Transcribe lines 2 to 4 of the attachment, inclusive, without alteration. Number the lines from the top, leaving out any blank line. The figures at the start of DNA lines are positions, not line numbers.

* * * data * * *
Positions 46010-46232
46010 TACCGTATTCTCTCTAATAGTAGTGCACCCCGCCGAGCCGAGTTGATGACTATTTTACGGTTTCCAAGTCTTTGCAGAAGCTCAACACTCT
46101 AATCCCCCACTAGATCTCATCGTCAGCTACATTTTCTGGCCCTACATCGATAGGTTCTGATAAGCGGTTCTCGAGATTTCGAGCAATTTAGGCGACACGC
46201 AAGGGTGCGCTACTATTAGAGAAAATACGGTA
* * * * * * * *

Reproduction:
46010 TACCGTATTCTCTCTAATAGTAGTGCACCCCGCCGAGCCGAGTTGATGACTATTTTACGGTTTCCAAGTCTTTGCAGAAGCTCAACACTCT
46101 AATCCCCCACTAGATCTCATCGTCAGCTACATTTTCTGGCCCTACATCGATAGGTTCTGATAAGCGGTTCTCGAGATTTCGAGCAATTTAGGCGACACGC
46201 AAGGGTGCGCTACTATTAGAGAAAATACGGTA